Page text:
CPP: Great. I'll let our competition know when we speak. 
CP: Good. I spoke with Chronic Vaginal Secretions yesterday and explained we have it with no issues getting it. 
CPP: Good. Let's hope they send people our way. 
CP: They have been, which is great, but they're annoying about it. 
CPP: How so?
CP: If I knew you were the only pharmacy around that had it, and I verified it with you that morning, I would send my patients to you. 
CPP: Great. I would reciprocate in kind. 
CP: <blushes> I know. I'm just confused by this interaction, which I have had with multiple pharmacists at the same store. 

CP: CP's Chronic Perturbations. How may I help you?
Patient In Need Of The Bromfed: I'm calling to ask if you happen to have Bromfed DM in stock. 
CP: I do!
PINOT Bromfed: Great. Can you transfer it for me?
CP: Sure. Where is it?
PINOT Bromfed: Conjugal Visits/Satan. 
CP: Yeah. I can call them. What's their number?
<hears PINOT Bromfed asking the pharmacy staff for their information>
CP: Are you at the pharmacy counter?
PINOT Bromfed: Yes. 
CP: They have my information and I spoke with them this morning. Do they really need me to call? or can they send it without?
PINOT Bromfed: They want you to call. 
CP: Of course. Instead of them, with the Rx presumably on their screen, exiting it and faxing me the copy directly, I now have to stop what I am doing to call them to repeat what this patient already established. 
UT: They must be run like a PBM: The first person asks for your information, transfers you, and that person asks for it all again. 
CP: Except I spoke with the pharmacist this morning, and multiple times since the backorder on this began, and she said she would just transfer them to me. Why do I have to call? Especially on this one.
CPP: Please don't tell me they pulled the "it's the receiving pharmacy's job to initiate the transfer". 
CP: No. I expected that. Which, granted, is how it should be done and I am a staunch believer in adhering to it. However, I have worked out with other pharmacists in the past to send my prescriptions for the day without them calling, in these instances. It's especially galling if the patient is right there and the pharmacy told them to call around and they suggested my store because they know I have it.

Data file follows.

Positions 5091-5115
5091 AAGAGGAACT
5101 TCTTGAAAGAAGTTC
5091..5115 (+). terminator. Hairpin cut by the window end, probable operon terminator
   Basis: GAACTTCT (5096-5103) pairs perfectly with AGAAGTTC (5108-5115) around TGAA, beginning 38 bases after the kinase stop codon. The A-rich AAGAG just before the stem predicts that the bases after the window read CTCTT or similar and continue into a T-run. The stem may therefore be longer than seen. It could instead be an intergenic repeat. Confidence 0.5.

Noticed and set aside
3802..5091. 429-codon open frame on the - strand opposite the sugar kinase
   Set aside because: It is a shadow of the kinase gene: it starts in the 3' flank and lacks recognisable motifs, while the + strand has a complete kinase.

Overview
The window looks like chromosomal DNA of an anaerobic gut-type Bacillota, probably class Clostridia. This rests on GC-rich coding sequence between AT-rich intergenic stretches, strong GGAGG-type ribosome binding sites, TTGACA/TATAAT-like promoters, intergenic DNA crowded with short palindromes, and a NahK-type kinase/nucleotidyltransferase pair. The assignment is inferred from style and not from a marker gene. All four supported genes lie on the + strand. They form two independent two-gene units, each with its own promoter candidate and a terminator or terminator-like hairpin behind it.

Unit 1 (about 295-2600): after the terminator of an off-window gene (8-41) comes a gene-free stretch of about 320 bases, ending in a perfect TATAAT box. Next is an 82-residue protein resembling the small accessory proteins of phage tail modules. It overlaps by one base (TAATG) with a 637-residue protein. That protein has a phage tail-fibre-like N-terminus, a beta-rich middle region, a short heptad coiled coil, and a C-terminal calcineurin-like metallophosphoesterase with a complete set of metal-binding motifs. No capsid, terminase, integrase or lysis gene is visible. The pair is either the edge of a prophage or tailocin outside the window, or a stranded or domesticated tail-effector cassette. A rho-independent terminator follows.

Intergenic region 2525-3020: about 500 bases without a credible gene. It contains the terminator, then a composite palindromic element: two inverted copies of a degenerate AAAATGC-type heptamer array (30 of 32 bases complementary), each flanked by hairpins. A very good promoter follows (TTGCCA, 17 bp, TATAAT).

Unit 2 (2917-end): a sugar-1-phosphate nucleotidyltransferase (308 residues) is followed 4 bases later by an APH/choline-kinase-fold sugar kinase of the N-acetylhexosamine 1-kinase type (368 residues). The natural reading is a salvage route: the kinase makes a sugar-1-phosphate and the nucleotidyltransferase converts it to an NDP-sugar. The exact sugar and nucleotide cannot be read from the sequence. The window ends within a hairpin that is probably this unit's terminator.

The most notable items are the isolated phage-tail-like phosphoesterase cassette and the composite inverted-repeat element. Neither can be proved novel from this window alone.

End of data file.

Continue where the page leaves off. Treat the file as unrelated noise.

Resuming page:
CPP: It does seem a little selfish. 
CP: Not to mention unprofessional. 
CPP: Did they give you a reason?
CP: Nope. They just didn't want to do it. According to the patients who have come to pick up these prescriptions. They were surprised the other pharmacists made it so hard. It wouldn't be so bad if they answered the phone when we called. Or didn't have to wait 30 minutes for the fax. I mean, it's not a control and most of us do fax transfers more than verbal anyway. 
CPP: Guess they didn't read your post yesterday. 
CP: Or they did and are still stuck on "ignore the phone, the patient here comes first". 
CPP: Except they made the patient waiting there wait here. 
CP: I guess that's the surprise. 
CPP: What surprise?
CP: At CVS - Cloaca Vent Surprise!
CPP: How much time do you spend on your acronyms?
CP: All day. 

Tuesday, January 23, 2024

I Disagree

ME: What's with the long stare?
CP: I'm ruminating. 
MICE ELF: Uh-oh. On what?
CP: Something someone wrote on a post I made the other week. It wasn't exactly related, but I find I can't let it go and that I ultimately disagree with it. 
ME: What was it?
CP: "The customer at the counter is more important than the one on the phone." 
MICE ELF: An immediate, knee-jerk response would be "what's wrong with that concept"? The person who entered the business is a priority. 
CP: Not necessarily. 
ME: Why not? They are here. They are present. 
CP: But the phone rang first. Yes, I can ring out their lone prescription, but for how many patients do I ignore the phone? All three in line? The drive-thru? 
MICE ELF: I'm going to argue "yes, the person is front is more important" but only because that's what people will say. 
CP: To which I will reply where do you draw the line? I got really good at ignoring a ringing phone thanks to the Culture of Virgin Suicides allowing 10 lines to ring with only 3 employees staffed. But that is not the point. If you are going to live by a policy, it has to applied equally at all times. IF you agree the patient in front of you is more important, then you MUST never answer a phone call while someone is in the store. Agree?
ME: Right. You cannot arbitrarily apply the rule. 
CP: BUT, there are two things people forget today: 
1. Our customers are PATIENTS because